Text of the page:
The evaluation of storage life of the sensitized beads indicated that there was reduction in sensitivity when the beads were reacted after 40 days interval; though there was no appreciable change when the beads were reacted after 15 days interval. Researchers have reported reduction in activity of latex beads sensitized by physical adsorption due to the partial desorption of adsorbed protein that normally occurs during its storage[24].

The diagnostic efficacy of rNS1 protein-based LAT was calculated in comparison with VNT. This test with 82.24% diagnostic sensitivity and 87.83% diagnostic specificity has great potential to be developed as a robust rapid on-site diagnostic test for JE with some further refinement to enhance its stability. We succeeded in increasing the specificity of LAT which is the most challenging parameter of agglutination assays by using appropriate blocking buffer and reaction conditions.

In a study, LAT using purified whole virus antigen was described[23]. The slow growing nature of JEV makes it difficult to be produced in bulk for use as antigen. Moreover, the preparation of whole virus antigen is costly and also associated with biohazard risk[25]. The use of recombinant protein in the present study, overcomes the biohazard risk. Further, in that study, a total of 35 samples were screened using both HI and LAT, and the coincidence rate for the two methods was 91.4%. However, HI as a diagnostic test suffers from many shortcomings in terms of sensitivity, specificity and cross-reactivity. Therefore, in the present study we have used VNT for the comparison.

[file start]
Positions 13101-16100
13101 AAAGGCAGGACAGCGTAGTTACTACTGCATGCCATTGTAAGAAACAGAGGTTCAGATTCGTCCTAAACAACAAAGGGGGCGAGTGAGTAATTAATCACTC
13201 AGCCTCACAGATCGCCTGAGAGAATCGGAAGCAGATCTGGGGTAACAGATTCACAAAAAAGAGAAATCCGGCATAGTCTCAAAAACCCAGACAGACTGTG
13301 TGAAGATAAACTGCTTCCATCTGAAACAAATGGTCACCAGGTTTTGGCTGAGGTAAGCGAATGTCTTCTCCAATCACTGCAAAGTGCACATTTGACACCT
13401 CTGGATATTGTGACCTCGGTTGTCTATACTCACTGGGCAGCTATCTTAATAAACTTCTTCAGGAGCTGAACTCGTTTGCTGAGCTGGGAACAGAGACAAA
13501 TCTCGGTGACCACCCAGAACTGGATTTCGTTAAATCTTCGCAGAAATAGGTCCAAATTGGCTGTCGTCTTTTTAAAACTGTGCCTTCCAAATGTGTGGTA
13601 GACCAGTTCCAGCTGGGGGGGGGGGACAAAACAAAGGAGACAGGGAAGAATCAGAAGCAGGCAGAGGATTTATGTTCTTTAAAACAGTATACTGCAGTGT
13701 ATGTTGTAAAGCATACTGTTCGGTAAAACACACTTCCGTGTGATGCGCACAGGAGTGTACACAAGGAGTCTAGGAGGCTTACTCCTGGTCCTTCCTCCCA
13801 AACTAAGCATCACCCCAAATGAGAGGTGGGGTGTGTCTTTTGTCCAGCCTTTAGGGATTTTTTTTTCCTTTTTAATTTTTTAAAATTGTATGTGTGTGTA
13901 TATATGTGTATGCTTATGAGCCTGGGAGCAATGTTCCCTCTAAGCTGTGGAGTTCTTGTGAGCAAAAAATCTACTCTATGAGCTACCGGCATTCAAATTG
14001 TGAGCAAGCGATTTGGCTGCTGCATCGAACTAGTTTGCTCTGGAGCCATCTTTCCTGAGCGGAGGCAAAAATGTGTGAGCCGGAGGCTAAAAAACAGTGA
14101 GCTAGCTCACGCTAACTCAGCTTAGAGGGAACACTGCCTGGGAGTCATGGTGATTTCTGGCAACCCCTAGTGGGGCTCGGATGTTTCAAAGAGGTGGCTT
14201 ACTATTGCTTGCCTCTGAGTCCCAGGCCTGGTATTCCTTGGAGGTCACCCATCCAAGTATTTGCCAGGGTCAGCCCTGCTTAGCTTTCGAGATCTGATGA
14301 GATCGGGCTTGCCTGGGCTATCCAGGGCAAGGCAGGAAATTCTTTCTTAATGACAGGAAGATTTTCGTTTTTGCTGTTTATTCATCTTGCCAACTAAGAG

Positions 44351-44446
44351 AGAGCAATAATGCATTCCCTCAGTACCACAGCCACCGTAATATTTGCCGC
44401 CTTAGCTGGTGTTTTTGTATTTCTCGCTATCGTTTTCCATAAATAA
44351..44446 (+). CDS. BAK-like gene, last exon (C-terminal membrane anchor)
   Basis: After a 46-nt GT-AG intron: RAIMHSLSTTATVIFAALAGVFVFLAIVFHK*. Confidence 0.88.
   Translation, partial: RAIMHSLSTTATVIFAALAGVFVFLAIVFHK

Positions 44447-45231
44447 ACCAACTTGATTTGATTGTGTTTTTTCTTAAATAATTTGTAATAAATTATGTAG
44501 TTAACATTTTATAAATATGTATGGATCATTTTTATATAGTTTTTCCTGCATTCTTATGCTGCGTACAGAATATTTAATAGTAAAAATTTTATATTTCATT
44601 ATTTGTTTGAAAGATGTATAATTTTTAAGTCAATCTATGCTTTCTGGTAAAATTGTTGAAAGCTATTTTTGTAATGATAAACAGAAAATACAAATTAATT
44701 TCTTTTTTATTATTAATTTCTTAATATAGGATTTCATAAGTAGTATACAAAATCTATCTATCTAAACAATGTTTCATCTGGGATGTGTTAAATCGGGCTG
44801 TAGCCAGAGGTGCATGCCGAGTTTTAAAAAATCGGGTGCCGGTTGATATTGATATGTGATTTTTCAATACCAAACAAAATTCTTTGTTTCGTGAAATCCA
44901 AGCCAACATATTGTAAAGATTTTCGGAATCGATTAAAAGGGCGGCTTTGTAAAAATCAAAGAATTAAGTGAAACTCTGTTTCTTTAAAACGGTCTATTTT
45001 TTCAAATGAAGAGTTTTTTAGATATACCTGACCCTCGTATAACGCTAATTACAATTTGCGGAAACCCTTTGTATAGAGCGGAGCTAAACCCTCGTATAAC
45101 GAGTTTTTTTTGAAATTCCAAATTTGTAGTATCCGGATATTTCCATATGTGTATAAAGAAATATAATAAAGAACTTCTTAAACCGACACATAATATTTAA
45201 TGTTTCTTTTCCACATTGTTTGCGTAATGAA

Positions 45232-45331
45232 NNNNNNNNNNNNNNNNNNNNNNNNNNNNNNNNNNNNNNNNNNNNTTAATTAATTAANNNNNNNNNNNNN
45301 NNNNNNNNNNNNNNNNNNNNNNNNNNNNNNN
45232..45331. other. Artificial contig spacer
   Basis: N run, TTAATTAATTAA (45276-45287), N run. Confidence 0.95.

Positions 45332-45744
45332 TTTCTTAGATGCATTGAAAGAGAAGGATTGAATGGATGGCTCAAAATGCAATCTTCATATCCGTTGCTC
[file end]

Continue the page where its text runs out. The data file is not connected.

The present study was an attempt to develop a rapid on-site test for serodiagnosis of JE in pigs. The results indicate that LAT and NS1 antigen of JEV are potential candidates for the development of rapid on-site assay for serodiagnosis of JE in pigs. Further, this test can also be applied to screen the samples from humans and other species of animals for JE antibodies in the field conditions.

Conflict of interest

The authors declare that they have no conflict of interest.


The authors are thankful to the Director, ICAR-IVRI for providing necessary facilities. The work was carried out under the ICAR funded project ‘Outreach Programme on Zoonotic Diseases’.